Offshore wind power in the Asia-Pacific: Expert elicitation on costs and policies

Llewelyn Hughes, Thomas Longden

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Offshore wind power is an important technology option for decarbonising the electricity sector. An emerging region for the deployment of offshore wind is the Asia-Pacific. We conduct an expert elicitation of future cost expectations for offshore wind in the Asia-Pacific region, covering fixed-bottom and floating offshore wind technologies. We also examine views on policies that support the more rapid cost reductions for fixed bottom and floating offshore wind. We find expectations of decreases in the average levelized cost of electricity (LCOE) to USD72/MWh in 2040 (fixed-bottom) and USD81/MWh in 2050 (floating). The largest factors contributing to falling technology costs are identified as installation costs and capital costs for turbines and foundations, along with increased capacity factors. The creation of policy targets along with improved regulatory streamlining are identified as important policy measures that governments could implement to support technology cost reductions. We also find that preferred policy mixes depend on the level of technological maturity. Competitive tendering processes are identified as important for both technologies, but floating offshore wind auctions should be introduced after technology costs have fallen. In the near term, other policies are identified as more important for floating offshore technologies.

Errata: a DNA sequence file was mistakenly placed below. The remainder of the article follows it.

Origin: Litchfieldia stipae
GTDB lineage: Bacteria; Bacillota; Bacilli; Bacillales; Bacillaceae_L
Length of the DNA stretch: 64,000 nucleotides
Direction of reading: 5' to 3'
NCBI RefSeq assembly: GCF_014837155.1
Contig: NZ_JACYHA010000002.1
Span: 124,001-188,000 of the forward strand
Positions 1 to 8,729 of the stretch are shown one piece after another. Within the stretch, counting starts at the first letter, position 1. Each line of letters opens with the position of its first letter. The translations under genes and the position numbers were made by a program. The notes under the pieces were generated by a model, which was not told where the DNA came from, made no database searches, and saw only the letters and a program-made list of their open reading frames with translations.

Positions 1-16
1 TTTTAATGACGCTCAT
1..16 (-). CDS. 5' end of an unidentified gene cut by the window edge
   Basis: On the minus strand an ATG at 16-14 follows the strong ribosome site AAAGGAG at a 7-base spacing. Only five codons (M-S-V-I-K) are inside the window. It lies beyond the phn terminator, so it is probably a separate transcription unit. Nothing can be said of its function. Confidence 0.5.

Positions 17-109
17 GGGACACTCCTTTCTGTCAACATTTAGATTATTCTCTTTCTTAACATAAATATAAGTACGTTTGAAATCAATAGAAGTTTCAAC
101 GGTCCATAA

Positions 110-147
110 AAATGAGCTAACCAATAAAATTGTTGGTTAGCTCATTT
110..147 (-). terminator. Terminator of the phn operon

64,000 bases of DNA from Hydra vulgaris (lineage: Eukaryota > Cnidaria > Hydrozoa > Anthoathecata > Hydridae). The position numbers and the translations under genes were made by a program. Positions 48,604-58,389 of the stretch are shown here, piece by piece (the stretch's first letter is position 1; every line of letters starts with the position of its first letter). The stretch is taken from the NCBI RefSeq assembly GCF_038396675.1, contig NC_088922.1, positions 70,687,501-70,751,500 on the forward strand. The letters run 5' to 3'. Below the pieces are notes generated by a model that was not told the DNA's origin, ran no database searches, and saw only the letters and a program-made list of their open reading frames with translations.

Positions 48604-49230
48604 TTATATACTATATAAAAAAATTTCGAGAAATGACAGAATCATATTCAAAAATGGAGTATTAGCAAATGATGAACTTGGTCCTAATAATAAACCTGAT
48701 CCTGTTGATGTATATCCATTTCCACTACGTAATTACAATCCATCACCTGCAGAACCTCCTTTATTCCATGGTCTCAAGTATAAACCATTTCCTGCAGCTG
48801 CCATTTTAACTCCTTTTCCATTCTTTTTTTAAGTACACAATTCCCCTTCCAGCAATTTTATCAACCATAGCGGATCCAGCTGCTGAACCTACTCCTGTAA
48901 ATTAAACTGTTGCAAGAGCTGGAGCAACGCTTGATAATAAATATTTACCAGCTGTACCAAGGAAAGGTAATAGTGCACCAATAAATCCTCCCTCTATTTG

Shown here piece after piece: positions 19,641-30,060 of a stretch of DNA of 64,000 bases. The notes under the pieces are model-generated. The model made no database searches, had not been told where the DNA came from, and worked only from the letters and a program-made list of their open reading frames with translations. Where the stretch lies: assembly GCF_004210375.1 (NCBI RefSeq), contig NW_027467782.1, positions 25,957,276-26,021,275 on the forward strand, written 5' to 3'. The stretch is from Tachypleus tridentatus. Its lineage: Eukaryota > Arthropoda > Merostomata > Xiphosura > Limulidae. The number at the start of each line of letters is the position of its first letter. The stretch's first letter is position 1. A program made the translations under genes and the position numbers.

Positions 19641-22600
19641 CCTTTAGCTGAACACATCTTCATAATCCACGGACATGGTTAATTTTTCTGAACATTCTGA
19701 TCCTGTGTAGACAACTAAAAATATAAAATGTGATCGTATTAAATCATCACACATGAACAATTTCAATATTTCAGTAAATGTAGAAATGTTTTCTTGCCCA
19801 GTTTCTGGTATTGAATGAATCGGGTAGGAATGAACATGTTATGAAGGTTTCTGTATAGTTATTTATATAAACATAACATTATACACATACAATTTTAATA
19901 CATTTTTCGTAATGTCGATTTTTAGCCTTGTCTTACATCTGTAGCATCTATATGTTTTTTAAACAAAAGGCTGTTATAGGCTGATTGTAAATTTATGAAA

Original languageEnglish
JournalEnergy Policy
Publication statusPublished - 2024

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